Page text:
In Minnesota, an employer may terminate an at-will employee, with or without cause, unless otherwise provided by an employment contract between the parties.  Ruud v. Great Plains Supply, Inc., 526 N.W.2d 369, 371 (Minn. 1995).  Johnson does not dispute that her employment was at-will, but she instead argues that she has a viable claim of promissory estoppel based upon various statements in the bank’s employee handbook.  Specifically, Johnson claims that the employee handbook made numerous statements regarding the use of technology and the bank’s requirements for storing, protecting and accessing confidential information.  She contends that by placing Ashcraft’s confidential information on a “shared” access drive with no restrictions or warnings concerning access, the bank and Ashcraft violated the bank’s information security policies by not securing Ashcraft’s data from unauthorized access.  Therefore, Johnson argues, she could not be terminated for accessing Ashcraft’s personnel file.  We disagree.

Promissory estoppel implies a contract in law where no contract exists in fact.  See Frey v. Ramsey County Cmty. Human Servs., 517 N.W.2d 591, 601-02 (Minn. App. 1994) (holding that presence of a “contract” between employer and employee precludes promissory estoppel claim).  Whether an implied contract exists is a question of law appropriate for a court to decide.  Hunt v. IBM Mid Am. Employees Fed. Credit Union, 384 N.W.2d 853, 856 (Minn. 1986).  To state an actionable claim for promissory estoppel, a plaintiff must establish that (1) a clear and definite promise exists; (2) the promisor intended to induce reliance, and the promisee in fact relied to her detriment; and (3) the promise must be enforced to prevent injustice.  Martens, 616 N.W.2d at 746.

Johnson argues that all three Martens factors have been met because she was entitled to rely on the bank’s promises that restricted information would be encrypted or otherwise protected so as to preclude her from accessing it.  But Johnson ignores the fact that the bank’s statements regarding information security—while laudable goals—were nevertheless general policies and programs.  To state an actionable claim for promissory estoppel, Johnson had to establish the existence of a clear and definite promise.  Martens, 616 N.W.2d at 746.  The bank’s general statements about information security fall far short of being clear and definite promises.

Equally important, Johnson minimizes the fact that the employee handbook expressly states both that “employment with the company is an ‘at will’ relationship,” and that in some cases, the bank “may determine immediate termination is warranted.”  The employee handbook also states that the bank may terminate an employee “at any time, for any reason.”  Minnesota courts have consistently held that if an employee handbook clearly states that its language is not intended to create a contract, the handbook does not alter the status of at-will employees.  See, e.g., Snow v. Ridgeview Med. Ctr., 128 F.3d 1201, 1209 (8th Cir. 1997) (the law is hesitant to impose on an employer the burdensome obligation of providing permanent employment in the absence of an explicit promise to that effect); Audette v. Northeast State Bank of Minneapolis, 436 N.W.2d 125, 127 (Minn. App. 1989) (no contract where handbook expressly disclaims such an intention).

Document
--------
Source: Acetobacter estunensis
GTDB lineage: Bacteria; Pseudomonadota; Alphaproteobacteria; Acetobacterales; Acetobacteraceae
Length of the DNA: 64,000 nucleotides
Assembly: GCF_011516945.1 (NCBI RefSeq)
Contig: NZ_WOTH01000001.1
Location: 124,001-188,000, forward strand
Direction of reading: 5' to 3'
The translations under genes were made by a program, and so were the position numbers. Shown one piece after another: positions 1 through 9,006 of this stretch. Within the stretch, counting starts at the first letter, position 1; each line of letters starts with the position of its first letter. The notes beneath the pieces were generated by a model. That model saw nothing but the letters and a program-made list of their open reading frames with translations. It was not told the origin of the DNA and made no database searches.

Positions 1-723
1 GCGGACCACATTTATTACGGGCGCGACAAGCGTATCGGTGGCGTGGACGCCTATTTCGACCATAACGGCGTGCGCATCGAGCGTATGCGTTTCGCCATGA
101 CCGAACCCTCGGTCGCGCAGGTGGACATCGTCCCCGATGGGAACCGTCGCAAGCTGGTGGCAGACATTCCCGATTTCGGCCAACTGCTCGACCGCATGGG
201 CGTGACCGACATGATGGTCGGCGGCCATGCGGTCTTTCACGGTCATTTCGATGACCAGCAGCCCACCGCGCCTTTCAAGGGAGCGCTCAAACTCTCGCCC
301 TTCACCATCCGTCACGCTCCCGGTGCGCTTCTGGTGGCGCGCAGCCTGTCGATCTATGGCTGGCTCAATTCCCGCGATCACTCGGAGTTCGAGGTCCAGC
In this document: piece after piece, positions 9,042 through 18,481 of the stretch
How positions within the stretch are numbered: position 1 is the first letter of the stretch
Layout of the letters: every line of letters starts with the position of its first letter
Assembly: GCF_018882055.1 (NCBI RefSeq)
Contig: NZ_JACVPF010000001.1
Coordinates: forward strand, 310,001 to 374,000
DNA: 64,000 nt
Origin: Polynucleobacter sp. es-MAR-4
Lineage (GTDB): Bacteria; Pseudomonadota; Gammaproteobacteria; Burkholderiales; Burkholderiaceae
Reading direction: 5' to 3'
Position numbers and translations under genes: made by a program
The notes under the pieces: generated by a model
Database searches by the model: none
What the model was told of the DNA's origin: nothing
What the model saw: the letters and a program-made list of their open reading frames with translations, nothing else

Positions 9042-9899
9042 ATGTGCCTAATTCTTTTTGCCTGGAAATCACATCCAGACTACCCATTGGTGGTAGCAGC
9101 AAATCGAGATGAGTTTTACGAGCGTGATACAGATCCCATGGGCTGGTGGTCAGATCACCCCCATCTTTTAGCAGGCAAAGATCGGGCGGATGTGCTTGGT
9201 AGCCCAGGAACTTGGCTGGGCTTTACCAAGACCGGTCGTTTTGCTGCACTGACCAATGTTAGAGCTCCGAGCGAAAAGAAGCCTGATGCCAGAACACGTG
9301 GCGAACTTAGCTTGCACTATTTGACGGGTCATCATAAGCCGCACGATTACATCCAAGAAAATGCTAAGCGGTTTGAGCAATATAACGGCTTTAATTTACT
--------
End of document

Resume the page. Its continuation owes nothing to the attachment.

Additionally, the bank’s severance-pay program did not create a right to continued employment.  The plan specifically states that its terms “shall not give any employee the right to be retained in the employment of the Employer.”  Furthermore, the plan language implicitly acknowledges that an employee may be terminated for cause by noting that, to be eligible for the plan, the employee must “quit for Good Reason or be terminated for reasons other than Cause.”  Thus, the district court correctly found that the severance-pay program did not create a right to continued employment and appropriately dismissed Johnson’s promissory estoppel claim.

II.        Covenant of Good Faith

Johnson next argues that the bank violated a covenant of good faith that was established by the policies in its employee handbook.  Minnesota law “does not recognize such an implied covenant [of good faith and fair dealing] as a viable cause of action.”  Lindgren v. Harmon Glass Co., 489 N.W.2d 804, 810 (Minn. App. 1992) (citing Hunt, 384 N.W.2d at 858) (emphasis added), review denied (Minn. Oct. 20, 1992).  Johnson instead alleges that the bank breached an express covenant of good faith and fair dealing.  See Poff v. W. Nat’l Mut. Ins. Co., 13 F.3d 1189, 1191 (8th Cir. 1994) (stating that Minnesota recognizes actions for breach of express covenants).  But “general policy statements do not create such a covenant.”  Id. (quoting Stowman v. Carlson Cos., 430 N.W.2d 490, 494 (Minn. App. 1988), review denied (Minn. Jan. 13, 1989)); Pine River State Bank v. Mettille, 333 N.W.2d 622, 626 (Minn. 1983) (a handbook’s general statements of policy do not modify an at-will relationship).

Here, the handbook’s statements that the bank will protect information from unauthorized disclosure and that the bank will ensure that computer access is on a need-to-know basis do not rise to the level of specificity required to modify an at-will relationship.  Further, it is well established that no contract is formed where an employer clearly states that it does not intend its handbook to be a contract.  Audette, 436 N.W.2d at 127.  Moreover, Johnson signed the handbook acknowledgment which clearly states that the employee understands that the handbook “does not constitute a contract of employment.”

When an employer reserves the right to discharge an employee for any reason, contract formation through an employee handbook is limited.  See Simonson v. Meader Distrib. Co., 413 N.W.2d 146, 147-48 (Minn. App. 1987) (affirming summary judgment and holding that a handbook’s language may reserve an employer’s discretion not to follow its policy manual).  Here, the employee handbook plainly disclaimed any intent to offer a unilateral employment contract and expressly reserved the right to terminate employees “at any time, for any reason.”

Finally, Johnson argues that the bank violated a covenant of good faith by declining to provide her with progressive counseling even though the employee handbook provides for such counseling.  The employee handbook does provide for progressive counseling, but it also provides that “[i]n some cases, U.S. Bancorp may determine immediate termination is warranted.”  See Hunt, 384 N.W.2d at 857 (holding no contractual right where handbook reserved right to terminate employee immediately).  This statement, taken with the numerous others disclaiming the handbook as a contract and confirming the at-will relationship, defeats Johnson’s claim for breach of covenant of good faith.

Because Johnson was employed at-will, and nothing in the employee handbook or any other document altered that relationship, the district court did not err by dismissing Johnson’s claims.



* Retired judge of the Minnesota Court of Appeals, serving by appointment pursuant to Minn. Const. art. VI, § 10.